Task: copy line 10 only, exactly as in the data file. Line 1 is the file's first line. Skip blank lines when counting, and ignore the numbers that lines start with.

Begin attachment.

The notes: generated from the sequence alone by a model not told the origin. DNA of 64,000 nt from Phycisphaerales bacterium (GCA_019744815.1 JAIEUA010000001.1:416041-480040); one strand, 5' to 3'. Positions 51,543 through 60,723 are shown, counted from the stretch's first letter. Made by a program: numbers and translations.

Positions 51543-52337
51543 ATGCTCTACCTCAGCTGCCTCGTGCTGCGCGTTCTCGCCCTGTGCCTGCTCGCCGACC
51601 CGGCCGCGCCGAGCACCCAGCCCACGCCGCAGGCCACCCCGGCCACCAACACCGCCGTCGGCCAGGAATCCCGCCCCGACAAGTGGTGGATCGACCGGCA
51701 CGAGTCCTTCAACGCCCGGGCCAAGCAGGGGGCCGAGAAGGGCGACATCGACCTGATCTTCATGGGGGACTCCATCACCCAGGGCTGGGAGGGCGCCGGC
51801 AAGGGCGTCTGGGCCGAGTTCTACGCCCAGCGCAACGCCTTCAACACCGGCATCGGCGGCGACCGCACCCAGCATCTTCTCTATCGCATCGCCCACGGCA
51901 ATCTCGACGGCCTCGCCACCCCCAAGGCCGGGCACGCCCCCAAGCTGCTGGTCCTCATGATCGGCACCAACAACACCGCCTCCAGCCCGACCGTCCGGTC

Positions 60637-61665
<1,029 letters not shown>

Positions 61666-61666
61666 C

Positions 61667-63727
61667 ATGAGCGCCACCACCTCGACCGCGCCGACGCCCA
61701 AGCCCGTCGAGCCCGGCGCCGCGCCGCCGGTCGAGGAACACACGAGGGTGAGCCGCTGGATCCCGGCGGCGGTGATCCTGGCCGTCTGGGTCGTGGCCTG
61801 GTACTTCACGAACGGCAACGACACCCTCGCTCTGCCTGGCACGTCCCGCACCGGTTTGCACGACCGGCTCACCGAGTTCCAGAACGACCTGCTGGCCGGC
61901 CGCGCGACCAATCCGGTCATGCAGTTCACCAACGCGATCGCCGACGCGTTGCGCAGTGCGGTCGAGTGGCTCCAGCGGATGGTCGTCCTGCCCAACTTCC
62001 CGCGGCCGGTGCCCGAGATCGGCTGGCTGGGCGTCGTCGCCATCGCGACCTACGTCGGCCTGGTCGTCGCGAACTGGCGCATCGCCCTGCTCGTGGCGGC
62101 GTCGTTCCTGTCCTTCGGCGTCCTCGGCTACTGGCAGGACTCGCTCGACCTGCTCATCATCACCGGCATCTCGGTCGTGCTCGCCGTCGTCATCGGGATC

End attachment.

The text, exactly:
Positions 61666-61666